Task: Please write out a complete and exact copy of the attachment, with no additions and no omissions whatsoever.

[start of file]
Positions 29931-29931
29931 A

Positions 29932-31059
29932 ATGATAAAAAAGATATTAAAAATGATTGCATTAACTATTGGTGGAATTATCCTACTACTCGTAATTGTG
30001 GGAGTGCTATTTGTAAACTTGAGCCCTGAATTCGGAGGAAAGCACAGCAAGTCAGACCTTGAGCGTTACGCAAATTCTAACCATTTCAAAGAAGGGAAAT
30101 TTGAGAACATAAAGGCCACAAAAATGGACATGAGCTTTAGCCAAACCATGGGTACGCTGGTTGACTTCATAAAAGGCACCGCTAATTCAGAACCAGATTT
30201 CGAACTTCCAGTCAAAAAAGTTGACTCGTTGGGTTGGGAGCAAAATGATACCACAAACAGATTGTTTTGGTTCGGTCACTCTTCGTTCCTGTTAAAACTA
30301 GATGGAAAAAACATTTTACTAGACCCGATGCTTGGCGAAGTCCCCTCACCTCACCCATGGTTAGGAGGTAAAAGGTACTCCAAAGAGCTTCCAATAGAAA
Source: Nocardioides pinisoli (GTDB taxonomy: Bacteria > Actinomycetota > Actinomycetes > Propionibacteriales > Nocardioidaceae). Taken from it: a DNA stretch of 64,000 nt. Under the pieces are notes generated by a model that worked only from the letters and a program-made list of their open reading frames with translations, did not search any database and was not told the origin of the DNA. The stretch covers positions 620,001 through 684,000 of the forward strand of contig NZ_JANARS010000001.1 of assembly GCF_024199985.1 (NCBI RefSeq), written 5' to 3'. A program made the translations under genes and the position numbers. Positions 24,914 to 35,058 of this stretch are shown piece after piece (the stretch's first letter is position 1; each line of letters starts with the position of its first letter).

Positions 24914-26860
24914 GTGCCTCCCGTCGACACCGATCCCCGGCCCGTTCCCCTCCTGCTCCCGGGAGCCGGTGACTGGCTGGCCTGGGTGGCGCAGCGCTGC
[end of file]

Positions 29931-29931
29931 A

Positions 29932-31059
29932 ATGATAAAAAAGATATTAAAAATGATTGCATTAACTATTGGTGGAATTATCCTACTACTCGTAATTGTG
30001 GGAGTGCTATTTGTAAACTTGAGCCCTGAATTCGGAGGAAAGCACAGCAAGTCAGACCTTGAGCGTTACGCAAATTCTAACCATTTCAAAGAAGGGAAAT
30101 TTGAGAACATAAAGGCCACAAAAATGGACATGAGCTTTAGCCAAACCATGGGTACGCTGGTTGACTTCATAAAAGGCACCGCTAATTCAGAACCAGATTT
30201 CGAACTTCCAGTCAAAAAAGTTGACTCGTTGGGTTGGGAGCAAAATGATACCACAAACAGATTGTTTTGGTTCGGTCACTCTTCGTTCCTGTTAAAACTA
30301 GATGGAAAAAACATTTTACTAGACCCGATGCTTGGCGAAGTCCCCTCACCTCACCCATGGTTAGGAGGTAAAAGGTACTCCAAAGAGCTTCCAATAGAAA
Source: Nocardioides pinisoli (GTDB taxonomy: Bacteria > Actinomycetota > Actinomycetes > Propionibacteriales > Nocardioidaceae). Taken from it: a DNA stretch of 64,000 nt. Under the pieces are notes generated by a model that worked only from the letters and a program-made list of their open reading frames with translations, did not search any database and was not told the origin of the DNA. The stretch covers positions 620,001 through 684,000 of the forward strand of contig NZ_JANARS010000001.1 of assembly GCF_024199985.1 (NCBI RefSeq), written 5' to 3'. A program made the translations under genes and the position numbers. Positions 24,914 to 35,058 of this stretch are shown piece after piece (the stretch's first letter is position 1; each line of letters starts with the position of its first letter).

Positions 24914-26860
24914 GTGCCTCCCGTCGACACCGATCCCCGGCCCGTTCCCCTCCTGCTCCCGGGAGCCGGTGACTGGCTGGCCTGGGTGGCGCAGCGCTGC